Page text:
The team behind Dare was also instrumental in creating a series of two day game design workshops for teenagers as part of the Edinburgh Science Festival. Taking place at Edinburgh’s Stevenson College, the workshops gave kids aged 12-16 two days to build a game. Using commercially available XNA software and a choice of two simple, 2D line drawing templates, the kids had to pick a game, pick a name, pick a genre, build levels, create artwork, animation and design the entire game. Having been involved, we can confidently state that it was one of the most inspirational and exciting events we’ve ever been involved in. The kids loved it. They walked away with their own game – AND the software needed to carry on working on it. It’s something that should not only be repeated, but expanded into every school, college and classroom in the country.
Last year also marked the second year for the North East of North or NEoN festival in Dundee. A ‘digital arts festival’, NEoN in 2010 was a week long celebration of digital creativity spanning a number of events. First up was a three day AppConference and AppJam, organised by Dundee College. Alongside speakers from Nokia, Apple, etc. around a dozen teams took part in the three day jam, creating apps covering everything from travel, to gaming, to the eventual winner, which promoted and facilitated people giving blood. Like Dare it showed the passion, creativity and talent which exists, out there in the wild. This is a good thing.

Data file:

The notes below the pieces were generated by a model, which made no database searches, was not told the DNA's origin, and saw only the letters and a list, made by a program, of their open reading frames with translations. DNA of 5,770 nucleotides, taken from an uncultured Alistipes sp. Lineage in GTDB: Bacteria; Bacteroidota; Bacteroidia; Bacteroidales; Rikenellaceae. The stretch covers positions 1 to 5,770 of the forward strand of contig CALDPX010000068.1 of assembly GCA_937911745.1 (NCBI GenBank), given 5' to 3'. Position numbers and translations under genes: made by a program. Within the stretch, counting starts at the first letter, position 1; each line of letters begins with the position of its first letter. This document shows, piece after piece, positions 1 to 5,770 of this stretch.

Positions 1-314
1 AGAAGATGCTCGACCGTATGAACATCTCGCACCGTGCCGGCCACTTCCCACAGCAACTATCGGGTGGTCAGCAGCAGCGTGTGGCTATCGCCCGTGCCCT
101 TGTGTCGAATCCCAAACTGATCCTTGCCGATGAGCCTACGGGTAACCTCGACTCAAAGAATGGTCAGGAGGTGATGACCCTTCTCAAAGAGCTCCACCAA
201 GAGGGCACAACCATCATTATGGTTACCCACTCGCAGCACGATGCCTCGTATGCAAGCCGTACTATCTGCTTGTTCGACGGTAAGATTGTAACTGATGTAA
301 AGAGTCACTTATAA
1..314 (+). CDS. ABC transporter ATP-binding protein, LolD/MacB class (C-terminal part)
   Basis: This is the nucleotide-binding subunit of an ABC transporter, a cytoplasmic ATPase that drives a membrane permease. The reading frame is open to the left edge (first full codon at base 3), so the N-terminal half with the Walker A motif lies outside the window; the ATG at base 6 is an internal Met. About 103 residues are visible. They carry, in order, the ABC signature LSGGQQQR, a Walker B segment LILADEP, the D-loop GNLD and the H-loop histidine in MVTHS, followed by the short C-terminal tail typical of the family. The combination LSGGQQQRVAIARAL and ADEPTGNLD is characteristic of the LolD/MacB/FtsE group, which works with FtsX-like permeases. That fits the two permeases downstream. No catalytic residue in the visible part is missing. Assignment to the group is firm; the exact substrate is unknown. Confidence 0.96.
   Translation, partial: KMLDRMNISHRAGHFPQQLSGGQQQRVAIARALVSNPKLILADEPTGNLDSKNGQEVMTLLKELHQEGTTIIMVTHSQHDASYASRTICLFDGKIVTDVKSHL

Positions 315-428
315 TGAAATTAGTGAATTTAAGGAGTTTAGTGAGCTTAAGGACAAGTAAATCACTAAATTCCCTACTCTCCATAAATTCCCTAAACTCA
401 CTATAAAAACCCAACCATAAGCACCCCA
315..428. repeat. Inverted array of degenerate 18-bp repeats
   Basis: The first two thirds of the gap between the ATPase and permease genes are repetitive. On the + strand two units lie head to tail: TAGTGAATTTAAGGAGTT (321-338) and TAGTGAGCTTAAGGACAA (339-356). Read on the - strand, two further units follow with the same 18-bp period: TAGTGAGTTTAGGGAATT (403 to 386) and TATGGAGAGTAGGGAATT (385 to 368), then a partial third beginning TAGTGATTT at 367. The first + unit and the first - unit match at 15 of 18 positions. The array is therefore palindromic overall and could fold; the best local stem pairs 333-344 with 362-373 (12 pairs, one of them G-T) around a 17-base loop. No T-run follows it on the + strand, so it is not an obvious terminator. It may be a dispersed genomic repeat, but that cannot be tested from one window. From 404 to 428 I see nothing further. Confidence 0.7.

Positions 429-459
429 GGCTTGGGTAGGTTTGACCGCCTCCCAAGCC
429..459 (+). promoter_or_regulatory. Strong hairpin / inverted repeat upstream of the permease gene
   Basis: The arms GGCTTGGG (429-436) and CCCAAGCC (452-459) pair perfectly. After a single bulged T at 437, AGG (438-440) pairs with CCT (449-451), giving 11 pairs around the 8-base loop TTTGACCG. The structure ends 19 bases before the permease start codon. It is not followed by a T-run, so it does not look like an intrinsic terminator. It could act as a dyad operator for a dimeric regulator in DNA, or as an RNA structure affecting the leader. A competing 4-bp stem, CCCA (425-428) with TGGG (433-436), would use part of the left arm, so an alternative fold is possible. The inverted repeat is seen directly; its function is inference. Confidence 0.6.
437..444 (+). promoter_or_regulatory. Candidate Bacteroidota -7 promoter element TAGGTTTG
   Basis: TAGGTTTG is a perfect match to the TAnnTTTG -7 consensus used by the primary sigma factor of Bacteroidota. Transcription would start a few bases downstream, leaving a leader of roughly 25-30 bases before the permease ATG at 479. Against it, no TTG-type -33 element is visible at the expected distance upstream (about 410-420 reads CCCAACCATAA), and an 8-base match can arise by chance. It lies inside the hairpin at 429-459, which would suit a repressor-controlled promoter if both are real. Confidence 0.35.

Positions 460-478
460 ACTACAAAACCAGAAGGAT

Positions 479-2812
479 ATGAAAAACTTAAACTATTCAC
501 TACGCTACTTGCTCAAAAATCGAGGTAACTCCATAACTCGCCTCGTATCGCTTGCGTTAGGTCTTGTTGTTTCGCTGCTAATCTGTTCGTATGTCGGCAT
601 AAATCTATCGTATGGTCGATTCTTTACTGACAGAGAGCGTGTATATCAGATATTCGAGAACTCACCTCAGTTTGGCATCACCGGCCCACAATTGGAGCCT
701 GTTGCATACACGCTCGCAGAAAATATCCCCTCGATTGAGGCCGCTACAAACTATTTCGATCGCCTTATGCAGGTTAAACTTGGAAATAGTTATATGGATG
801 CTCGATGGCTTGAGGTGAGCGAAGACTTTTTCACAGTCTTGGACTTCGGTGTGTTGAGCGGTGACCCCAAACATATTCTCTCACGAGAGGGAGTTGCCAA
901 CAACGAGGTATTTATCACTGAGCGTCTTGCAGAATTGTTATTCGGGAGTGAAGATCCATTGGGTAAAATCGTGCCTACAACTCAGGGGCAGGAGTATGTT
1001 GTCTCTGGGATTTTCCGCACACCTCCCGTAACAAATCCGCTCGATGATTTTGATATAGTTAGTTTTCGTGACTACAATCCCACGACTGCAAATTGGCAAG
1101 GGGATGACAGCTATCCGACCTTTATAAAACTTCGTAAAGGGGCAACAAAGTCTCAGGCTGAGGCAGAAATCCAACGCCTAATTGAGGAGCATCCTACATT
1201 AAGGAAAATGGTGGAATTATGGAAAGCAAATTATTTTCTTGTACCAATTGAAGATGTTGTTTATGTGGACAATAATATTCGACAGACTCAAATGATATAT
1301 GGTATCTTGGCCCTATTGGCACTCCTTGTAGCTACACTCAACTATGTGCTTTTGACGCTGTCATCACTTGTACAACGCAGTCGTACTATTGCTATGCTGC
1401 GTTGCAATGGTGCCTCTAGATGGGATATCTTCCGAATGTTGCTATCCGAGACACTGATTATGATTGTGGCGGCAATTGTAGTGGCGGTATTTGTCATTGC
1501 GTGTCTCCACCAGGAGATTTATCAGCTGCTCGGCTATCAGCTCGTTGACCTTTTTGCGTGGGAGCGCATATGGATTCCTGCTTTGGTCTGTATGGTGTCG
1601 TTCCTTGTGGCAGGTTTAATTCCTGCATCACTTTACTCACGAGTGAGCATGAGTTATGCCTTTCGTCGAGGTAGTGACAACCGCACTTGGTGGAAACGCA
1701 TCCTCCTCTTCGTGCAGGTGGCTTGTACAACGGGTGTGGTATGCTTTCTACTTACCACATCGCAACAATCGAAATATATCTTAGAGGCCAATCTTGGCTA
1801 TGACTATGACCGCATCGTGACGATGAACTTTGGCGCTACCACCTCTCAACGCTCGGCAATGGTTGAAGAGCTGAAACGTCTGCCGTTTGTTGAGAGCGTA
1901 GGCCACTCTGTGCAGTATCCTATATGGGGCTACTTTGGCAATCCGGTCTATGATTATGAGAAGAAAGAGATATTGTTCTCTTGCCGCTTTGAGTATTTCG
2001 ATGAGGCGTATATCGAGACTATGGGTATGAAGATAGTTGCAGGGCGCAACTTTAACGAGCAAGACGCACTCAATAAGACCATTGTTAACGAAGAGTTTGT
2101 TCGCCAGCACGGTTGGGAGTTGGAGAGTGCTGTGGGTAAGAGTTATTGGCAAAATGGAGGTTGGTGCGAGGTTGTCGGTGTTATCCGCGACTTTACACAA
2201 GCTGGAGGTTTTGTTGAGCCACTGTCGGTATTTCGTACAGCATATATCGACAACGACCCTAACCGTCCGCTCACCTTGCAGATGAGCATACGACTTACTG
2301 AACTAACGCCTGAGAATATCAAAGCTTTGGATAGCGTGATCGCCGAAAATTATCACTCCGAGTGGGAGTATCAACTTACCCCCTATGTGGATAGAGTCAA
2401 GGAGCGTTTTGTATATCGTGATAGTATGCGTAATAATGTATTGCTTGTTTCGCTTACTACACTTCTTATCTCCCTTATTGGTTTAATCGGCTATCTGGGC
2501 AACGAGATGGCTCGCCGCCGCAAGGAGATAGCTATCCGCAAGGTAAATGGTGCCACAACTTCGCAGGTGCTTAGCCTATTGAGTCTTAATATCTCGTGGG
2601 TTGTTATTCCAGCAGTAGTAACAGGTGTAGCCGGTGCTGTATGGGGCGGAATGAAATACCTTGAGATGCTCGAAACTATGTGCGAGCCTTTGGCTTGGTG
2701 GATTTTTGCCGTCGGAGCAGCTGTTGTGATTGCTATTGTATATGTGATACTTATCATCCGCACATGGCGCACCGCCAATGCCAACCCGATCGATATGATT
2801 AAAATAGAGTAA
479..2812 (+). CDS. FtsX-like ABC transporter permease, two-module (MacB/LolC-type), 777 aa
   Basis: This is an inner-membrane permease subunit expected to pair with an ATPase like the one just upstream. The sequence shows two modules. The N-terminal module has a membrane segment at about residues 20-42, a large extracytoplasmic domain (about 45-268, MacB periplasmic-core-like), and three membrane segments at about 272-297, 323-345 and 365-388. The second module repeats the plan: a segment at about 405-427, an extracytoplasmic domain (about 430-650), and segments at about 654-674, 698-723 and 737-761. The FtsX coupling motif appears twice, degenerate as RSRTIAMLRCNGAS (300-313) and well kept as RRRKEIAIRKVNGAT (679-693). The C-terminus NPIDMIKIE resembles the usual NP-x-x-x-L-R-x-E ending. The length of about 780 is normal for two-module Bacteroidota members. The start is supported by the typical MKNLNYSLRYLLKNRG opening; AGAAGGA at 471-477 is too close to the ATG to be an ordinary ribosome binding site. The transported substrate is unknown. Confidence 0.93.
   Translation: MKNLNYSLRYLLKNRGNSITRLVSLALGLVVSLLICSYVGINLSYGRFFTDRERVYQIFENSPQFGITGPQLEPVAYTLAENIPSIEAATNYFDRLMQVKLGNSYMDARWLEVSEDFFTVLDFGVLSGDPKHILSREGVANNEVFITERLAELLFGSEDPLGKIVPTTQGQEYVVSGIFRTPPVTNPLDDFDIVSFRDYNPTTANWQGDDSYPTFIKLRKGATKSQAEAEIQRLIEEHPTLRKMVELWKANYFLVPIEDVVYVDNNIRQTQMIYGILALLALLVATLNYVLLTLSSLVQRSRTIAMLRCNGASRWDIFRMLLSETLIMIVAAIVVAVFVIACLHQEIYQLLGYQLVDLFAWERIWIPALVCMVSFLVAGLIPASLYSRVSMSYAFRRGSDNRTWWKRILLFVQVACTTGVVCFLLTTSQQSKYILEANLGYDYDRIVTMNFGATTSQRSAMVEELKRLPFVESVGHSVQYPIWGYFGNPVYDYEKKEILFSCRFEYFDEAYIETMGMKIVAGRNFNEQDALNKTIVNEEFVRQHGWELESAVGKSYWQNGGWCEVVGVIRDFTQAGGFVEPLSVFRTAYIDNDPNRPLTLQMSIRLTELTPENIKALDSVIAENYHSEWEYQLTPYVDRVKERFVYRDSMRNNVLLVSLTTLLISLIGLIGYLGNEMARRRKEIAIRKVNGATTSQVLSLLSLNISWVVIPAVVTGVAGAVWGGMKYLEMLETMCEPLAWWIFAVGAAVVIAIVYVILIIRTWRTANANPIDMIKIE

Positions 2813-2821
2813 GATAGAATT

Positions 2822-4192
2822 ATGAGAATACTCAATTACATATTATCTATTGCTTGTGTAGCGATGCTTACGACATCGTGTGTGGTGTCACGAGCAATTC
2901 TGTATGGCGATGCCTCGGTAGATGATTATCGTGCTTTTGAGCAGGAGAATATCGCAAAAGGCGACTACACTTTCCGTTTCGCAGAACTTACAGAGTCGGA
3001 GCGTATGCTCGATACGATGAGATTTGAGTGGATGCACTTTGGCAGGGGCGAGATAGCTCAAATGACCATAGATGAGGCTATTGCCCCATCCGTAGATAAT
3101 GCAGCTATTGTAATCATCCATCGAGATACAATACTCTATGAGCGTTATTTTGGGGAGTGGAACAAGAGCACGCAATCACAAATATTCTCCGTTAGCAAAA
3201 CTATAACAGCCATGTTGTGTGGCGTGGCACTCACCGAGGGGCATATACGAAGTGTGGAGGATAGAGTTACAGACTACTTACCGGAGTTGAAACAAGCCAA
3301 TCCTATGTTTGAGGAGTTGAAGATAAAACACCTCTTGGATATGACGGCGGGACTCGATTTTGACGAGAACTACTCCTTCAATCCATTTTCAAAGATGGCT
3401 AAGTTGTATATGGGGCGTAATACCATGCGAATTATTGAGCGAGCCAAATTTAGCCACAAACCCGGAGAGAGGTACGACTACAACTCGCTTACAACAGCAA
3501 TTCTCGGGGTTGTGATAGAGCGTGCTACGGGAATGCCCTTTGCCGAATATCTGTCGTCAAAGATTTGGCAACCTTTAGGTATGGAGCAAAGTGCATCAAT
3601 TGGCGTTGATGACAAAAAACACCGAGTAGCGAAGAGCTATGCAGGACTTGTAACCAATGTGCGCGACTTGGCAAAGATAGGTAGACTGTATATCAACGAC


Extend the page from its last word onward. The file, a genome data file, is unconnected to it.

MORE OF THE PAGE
The AppConference was followed by the two day NEoN conference itself. This featured a host of speakers, most from outwith the world of games, though Iain Livingston and Dino Dini kept the games flag flying as speakers. Alongside the conference Nicholas Lovell delivered one of the best sessions your editor has ever seen. Addressing the current and forthcoming changes in the overall games market, Nick outlined exactly what developers (and individuals, indie studios and massive global publishers) should be doing to give them the best possible opportunities in the new world of gaming.